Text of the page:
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Etruscan trees and related grerbage

No, it's not a typo - I really did mean to type grerbage. According to Anderson (2003)[1], a distinct lexical contrast between the tree versus the generalized grerb had existed in Latin, West Germanic, and East Germanic as opposed to North Germanic which had a slightly different contrast between tree versus grass. These possible taxonomical differences and global tendencies might be helpfu
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New approach can predict impact of climate change on species that can't get out of the way

Academics / General Science : Science Codex (7 hours ago)

CUMBERLAND, MD (October 1, 2014)--When scientists talk about the consequences of climate change, it can mean more than how we human beings will be impacted by higher temperatures, rising seas and serious storms. Plants and trees are... Read Post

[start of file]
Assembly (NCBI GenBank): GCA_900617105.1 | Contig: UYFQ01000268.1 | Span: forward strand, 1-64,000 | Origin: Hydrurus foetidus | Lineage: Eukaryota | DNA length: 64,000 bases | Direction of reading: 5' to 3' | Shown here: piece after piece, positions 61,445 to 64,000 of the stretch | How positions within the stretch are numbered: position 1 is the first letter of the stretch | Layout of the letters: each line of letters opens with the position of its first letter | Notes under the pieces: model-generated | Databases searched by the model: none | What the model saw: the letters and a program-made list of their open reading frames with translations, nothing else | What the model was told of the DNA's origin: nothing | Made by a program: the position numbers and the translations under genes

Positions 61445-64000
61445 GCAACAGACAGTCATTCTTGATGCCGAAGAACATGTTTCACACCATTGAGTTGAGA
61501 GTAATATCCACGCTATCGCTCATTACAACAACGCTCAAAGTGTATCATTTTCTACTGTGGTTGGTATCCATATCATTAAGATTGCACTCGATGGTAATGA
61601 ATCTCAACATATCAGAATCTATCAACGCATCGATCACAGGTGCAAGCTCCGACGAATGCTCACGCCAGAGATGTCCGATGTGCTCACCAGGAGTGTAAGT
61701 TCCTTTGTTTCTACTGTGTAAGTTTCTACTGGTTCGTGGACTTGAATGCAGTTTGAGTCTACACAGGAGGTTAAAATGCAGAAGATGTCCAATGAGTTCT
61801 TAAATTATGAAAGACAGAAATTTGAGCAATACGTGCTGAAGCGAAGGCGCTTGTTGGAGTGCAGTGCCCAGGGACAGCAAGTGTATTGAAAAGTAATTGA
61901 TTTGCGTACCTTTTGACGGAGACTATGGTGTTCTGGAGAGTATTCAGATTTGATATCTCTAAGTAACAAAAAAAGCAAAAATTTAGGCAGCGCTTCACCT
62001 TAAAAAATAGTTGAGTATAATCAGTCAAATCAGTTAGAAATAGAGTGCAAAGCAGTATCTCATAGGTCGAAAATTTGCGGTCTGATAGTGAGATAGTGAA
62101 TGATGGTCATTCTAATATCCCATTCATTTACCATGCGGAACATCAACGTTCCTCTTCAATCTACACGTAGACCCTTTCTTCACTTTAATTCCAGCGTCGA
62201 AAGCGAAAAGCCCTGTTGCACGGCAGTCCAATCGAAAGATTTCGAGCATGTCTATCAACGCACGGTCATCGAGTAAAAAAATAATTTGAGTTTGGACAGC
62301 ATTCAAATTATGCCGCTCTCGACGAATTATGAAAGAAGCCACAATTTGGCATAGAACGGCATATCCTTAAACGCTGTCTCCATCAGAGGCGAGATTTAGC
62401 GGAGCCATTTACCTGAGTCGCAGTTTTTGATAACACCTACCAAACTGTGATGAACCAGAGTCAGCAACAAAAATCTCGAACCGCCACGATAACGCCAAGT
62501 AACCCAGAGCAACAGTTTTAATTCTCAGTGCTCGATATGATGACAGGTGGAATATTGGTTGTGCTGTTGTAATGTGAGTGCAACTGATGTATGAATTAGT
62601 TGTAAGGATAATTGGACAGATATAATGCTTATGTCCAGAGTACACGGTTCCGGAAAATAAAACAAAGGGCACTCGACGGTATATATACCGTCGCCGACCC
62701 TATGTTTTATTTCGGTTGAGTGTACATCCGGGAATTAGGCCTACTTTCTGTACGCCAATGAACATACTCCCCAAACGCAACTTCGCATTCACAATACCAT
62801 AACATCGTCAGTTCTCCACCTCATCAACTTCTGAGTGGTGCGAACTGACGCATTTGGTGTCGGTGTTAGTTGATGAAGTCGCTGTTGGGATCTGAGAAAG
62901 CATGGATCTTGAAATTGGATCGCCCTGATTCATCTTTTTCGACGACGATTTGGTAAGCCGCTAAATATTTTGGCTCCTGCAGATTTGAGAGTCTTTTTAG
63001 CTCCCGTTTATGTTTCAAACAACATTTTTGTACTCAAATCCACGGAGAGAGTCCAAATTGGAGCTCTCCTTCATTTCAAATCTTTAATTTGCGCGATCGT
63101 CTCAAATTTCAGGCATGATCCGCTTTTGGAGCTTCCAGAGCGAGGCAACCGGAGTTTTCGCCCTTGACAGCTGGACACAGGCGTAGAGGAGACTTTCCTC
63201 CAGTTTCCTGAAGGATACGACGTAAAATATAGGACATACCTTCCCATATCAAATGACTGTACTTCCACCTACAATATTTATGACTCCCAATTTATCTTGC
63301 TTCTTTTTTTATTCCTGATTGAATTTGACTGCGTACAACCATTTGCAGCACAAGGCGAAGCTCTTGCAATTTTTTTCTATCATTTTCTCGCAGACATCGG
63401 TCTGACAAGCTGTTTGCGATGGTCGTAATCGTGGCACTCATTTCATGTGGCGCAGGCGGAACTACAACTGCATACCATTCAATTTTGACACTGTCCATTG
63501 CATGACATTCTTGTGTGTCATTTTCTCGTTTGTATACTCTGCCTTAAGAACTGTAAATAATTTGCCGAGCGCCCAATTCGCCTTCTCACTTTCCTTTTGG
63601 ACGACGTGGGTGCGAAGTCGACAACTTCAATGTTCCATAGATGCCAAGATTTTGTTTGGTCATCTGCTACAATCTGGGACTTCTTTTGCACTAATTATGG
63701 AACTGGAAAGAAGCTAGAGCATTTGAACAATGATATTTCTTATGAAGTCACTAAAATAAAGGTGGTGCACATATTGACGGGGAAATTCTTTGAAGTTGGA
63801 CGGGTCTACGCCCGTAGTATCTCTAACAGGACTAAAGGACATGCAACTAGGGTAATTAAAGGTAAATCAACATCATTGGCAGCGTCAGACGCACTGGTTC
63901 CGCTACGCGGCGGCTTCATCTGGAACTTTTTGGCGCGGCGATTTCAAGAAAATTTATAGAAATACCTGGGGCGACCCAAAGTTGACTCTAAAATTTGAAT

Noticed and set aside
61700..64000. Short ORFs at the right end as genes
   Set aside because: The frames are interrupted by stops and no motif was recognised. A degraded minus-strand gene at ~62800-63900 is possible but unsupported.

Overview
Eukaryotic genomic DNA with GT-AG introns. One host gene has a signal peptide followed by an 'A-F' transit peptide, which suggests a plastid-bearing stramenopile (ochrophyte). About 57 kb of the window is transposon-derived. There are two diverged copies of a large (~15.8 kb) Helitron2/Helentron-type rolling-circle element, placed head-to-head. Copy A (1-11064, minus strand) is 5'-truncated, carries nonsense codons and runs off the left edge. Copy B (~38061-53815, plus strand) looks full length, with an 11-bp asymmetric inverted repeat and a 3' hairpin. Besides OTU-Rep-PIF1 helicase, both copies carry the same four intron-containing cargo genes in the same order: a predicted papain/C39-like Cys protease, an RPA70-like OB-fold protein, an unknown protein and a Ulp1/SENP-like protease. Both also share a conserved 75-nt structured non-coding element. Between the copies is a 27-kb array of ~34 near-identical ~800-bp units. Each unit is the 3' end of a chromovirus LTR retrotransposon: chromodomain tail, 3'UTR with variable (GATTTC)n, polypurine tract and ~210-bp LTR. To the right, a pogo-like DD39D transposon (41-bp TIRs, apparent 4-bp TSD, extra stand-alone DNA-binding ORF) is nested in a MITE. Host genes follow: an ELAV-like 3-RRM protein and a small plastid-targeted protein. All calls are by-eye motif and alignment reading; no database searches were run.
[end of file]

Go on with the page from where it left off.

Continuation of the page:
Dice, divination and a third

Academics / Linguistics : Paleoglot (3 years ago)

In Paleoglot: The dicey proof of Etruscan numerals, while a general tendency existed for two opposing sides on classical rolling dice to add up to seven, I explain that it wasn't a hard-fast rule in the past. Other possibilities exi... Read Post

Caper of the three kays

Academics / Linguistics : Paleoglot (4 years ago)

In Subtle truths about Etruscan letter-names, I explained why minimal pairs such as b? and p? among Latin letter-names were impossible in Etruscan because the language lacked these voicing contrasts. Surely then such pairs could onl... Read Post


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